HELLER: This question has been on my mind for a very long time. In my business life and my personal life I know very, very many people who are living on limited income as senior citizens who are finding it very difficult to manage within that income. And I know that they are denying themselves the instruments -- paramedical instruments -- that they need; they cannot afford them.
LEHRER: What did you think of the President`s answer?
HELLER: I thought it was fine. I didn`t expect any miraculous instant cure or solution. I felt that he had this subject on his mind, that it was going to be one of the top priorities and that he was aware of the difficulties.
LEHRER: Had you planned well in advance to call the President on Saturday, or did you say, "Hey, it`s Saturday. I think I`ll call the President"7
HELLER: Almost like that. I had thought about it weeks before, when it was announced that he was going to do this program, forgot about it at that time and then on Saturday morning I thought to myself, "This has been bothering me. Why not?" And so I called.
LEHRER: You didn`t appear to be particularly nervous or anything when you were talking to the President. The fact that you were talking to the President didn`t overawe you?
HELLER: I was scared to death.
(General laughter.)
HELLER: I was very nervous up until the time that he said, "Good afternoon, Mrs. Heller." At that point I forgot that I was talking to the President.
LEHRER: You had your question down.
HELLER: I had written it, yes.
LEHRER: Did you watch the rest of the call-in?
HELLER: No, I couldn`t get my set up to watch it. I heard what was going on before.
LEHRER: Generally speaking, did you think it was a fruitful exercise?
HELLER: Yes, I did.
LEHRER: All right, thank you. Robin?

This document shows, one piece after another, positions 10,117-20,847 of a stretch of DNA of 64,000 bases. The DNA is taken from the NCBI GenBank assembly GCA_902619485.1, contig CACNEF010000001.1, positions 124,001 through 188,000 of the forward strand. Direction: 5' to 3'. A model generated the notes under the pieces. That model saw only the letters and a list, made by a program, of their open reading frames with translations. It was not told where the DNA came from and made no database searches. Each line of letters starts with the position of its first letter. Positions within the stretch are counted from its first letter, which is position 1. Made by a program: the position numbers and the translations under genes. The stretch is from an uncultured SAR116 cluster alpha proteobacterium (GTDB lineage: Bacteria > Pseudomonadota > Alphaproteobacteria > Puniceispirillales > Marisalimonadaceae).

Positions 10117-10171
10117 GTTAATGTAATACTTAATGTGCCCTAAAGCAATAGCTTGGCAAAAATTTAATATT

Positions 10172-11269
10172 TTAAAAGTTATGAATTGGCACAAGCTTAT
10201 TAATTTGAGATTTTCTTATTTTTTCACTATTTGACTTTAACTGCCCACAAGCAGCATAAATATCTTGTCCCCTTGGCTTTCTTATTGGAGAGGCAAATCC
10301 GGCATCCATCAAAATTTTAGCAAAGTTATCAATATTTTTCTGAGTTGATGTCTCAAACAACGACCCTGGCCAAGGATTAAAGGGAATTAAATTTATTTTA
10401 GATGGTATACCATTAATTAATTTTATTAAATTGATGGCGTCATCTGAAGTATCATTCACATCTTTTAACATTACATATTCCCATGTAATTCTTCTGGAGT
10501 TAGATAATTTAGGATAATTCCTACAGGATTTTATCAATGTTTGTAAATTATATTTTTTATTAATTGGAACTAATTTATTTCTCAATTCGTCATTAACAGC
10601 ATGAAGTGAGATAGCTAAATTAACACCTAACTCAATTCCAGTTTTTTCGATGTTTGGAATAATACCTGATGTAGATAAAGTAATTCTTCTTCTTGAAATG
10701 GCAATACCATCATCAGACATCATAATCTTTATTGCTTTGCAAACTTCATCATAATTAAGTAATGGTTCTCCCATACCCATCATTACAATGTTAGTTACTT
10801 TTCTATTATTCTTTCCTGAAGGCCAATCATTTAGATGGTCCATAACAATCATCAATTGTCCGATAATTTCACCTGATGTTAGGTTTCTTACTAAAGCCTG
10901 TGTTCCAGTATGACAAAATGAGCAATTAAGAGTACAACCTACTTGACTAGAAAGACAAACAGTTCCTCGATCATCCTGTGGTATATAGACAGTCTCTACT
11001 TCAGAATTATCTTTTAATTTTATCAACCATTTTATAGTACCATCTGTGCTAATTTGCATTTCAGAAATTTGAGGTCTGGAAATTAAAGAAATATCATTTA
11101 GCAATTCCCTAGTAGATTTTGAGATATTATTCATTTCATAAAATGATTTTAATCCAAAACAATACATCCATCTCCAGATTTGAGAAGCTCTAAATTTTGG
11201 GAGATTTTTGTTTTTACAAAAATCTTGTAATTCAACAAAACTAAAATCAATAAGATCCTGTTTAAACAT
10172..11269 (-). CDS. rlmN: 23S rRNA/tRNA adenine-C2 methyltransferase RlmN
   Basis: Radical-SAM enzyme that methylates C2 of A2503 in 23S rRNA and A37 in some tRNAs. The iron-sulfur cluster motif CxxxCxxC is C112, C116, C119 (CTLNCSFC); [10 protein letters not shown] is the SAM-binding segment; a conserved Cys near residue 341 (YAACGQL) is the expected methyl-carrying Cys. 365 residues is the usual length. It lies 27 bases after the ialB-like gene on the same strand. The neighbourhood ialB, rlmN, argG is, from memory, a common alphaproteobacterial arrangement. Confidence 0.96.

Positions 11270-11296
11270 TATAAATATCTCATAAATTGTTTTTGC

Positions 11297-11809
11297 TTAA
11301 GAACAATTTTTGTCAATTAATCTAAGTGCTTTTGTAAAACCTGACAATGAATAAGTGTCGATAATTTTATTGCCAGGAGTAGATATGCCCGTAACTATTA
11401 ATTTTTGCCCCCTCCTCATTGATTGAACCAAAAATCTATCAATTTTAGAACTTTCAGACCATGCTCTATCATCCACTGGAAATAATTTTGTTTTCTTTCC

MacNEIL: As we said, the phone-in was the latest of the unusual things the President`s been doing apparently with two aims in mind. One is clearly to kill some of the more blatant signs of the imperial presidency -- trumpeters playing "Hail to the Chief" at his every appearance, large limousines crowding the White House driveway. The second aim is equally clearly to make more direct contact with the voters -- the fireside chats, frequent press conferences, the radio phone-in itself, and soon the first of a series of town meetings.
The Carter touch began to be apparent from tie moment of his inauguration.
CARTER: I, Jimmy Carter, do solemnly swear ... that I will faithfully execute...the office of President of the United States...
This inauguration ceremony marks a Anew beginning.... You have given me a great responsibility to stay lose to you, to be worthy of you and to exemplify what you are.... Your strength can compensate for my weakness, and your wisdom can help to minimize my mistakes....
Tomorrow will e two :seeks since I Became President. I`ve spent a lot of time deciding how I can be a good President.... When I was running for President I made number of commitments. I take them very seriously. I believe that they were the reason that I was elected, and want you to know that I intend to carry them cut....
I think it`s: very important that all of us in government not forget that no matter how dedicated we might be and how eager to perform well that we need a able family life to make us better servants of the people.... So those of you who are living in sin, I hope you`ll get married... (general laughter)...